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SALT LAKE CITY -- Volunteers from around the world responded in the aftermath of the attacks of September 11, 2001. Among them were many Utahans, including a psychologist who was part of a mental health team with the American Red Cross.
Psychologist and BYU professor Richard Heaps can vividly remember his first impressions when he arrived at ground zero the Saturday after the attack.
"The first thing was the metallic taste and smell that was in there. That was constant, and the constant smoke rising from the pile," Heaps said.
It was Heaps' job to help the rescuers as they completed shifts on the pile. He also dealt with families of victims who came to the site, like one family who showed up days after the collapse.
"I got permission to bring them in past the barricade, into the pile," Heaps said. But he said it would have been too calloused to bluntly tell them their loved one hadn't survived. Instead, Heaps gave them time to absorb the scene. Finally, the man's sister approached him.
"And she said, ‘Oh, he's probably not alive, is he?' and I said, ‘No,' because this was an individual who was on the 105th floor. And I said, ‘Would you like to stay here a while to say your goodbyes to your brother?' And they said, ‘Yes we would.'"
Later the family approached him, gave him a photo of the man and his 1-month-old child.
"And she said, ‘We'd like you to have this and take it back to Utah and show others and say thank you for letting you come and be here for us,'" he said.
They would hug those dogs, and virtually all of them would just be sobbing. It was nice for them to get connected with something living.
One positive thing Heaps takes from the experience is the devotion people showed to other people, whether they were family members or fellow firefighters, police officers or EMTs. Heaps said rescuers would often spend a 12-hour shift on the pile, only to leave one area, walk to another site and work another 12-hour shift.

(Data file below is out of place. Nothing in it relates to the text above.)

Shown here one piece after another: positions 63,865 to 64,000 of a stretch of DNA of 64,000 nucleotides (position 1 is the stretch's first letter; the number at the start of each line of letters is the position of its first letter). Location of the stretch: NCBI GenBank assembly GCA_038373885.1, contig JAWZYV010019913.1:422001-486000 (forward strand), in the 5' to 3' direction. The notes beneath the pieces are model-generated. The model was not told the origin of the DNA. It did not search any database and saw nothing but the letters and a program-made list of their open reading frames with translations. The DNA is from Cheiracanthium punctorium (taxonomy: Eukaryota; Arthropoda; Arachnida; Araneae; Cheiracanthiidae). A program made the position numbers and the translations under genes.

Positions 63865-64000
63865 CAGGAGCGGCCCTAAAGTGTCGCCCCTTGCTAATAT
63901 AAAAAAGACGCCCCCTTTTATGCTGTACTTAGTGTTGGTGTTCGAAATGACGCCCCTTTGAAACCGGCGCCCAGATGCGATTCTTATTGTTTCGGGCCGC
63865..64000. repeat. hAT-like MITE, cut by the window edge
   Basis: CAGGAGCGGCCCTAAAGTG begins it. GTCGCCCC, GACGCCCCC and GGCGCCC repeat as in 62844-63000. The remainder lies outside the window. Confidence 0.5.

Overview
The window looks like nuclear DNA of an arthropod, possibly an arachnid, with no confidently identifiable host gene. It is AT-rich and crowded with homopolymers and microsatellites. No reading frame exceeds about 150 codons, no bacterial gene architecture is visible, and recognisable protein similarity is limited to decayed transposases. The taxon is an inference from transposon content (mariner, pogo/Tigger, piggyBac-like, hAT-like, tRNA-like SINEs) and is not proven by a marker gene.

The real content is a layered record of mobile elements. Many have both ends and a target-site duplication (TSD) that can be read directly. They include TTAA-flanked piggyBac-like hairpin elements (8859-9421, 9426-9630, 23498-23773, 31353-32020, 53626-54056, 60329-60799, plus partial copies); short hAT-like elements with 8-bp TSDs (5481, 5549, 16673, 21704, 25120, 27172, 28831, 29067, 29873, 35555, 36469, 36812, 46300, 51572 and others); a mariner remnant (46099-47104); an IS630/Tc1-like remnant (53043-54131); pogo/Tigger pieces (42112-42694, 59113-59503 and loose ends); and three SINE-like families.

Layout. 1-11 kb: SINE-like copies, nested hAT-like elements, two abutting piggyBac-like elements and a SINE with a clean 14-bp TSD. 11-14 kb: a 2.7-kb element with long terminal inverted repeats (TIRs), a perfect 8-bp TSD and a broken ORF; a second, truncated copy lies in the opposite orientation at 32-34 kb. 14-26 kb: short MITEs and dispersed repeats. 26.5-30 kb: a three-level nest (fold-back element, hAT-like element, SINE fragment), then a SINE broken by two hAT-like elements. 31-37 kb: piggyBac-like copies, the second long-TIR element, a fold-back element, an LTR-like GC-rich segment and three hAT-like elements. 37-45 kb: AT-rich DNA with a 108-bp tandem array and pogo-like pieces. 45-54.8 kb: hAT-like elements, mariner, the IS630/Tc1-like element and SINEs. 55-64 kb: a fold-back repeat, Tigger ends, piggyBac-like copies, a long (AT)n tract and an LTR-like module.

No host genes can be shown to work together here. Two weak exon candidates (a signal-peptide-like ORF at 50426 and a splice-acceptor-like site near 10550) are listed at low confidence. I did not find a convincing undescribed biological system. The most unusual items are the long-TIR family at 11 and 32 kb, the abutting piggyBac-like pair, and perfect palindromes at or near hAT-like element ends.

"People were becoming very exhausted," he said.
But he couldn't just approach them and ask them about themselves. Rather, he'd ask them about their family and help them determine they weren't doing their family any good if they couldn't do any good for themselves.
Sometimes, the rescuers would encounter a "comfort" dog as they left the pile. "And they would hug those dogs, and virtually all of them would just be sobbing with tears," Heaps said. "And it was just nice for them to get connected with something living."
Heaps saw his job as helping to connect people back to reality so they could begin dealing with it all.
"Usually what happens when people try to avoid something, avoid thinking about or talking about it, they end up focusing on what they don't want to think about," said Heaps.
He said people can choose to react with pessimism and a focus on all images of the destruction, or to take more positive approach.
"Any kind of traumatic experience leaves people with those choices, and as we make the more positive choices, we get to come out of the difficult times," Heaps said.
Heaps added, with all the images of the attacks being re-shown this week, some people may be feeling some of the same emotions they felt 10 years ago. He said if they're being affected, first they shouldn't subject themselves to more. And he advises people to find a place where they can talk about their emotional response.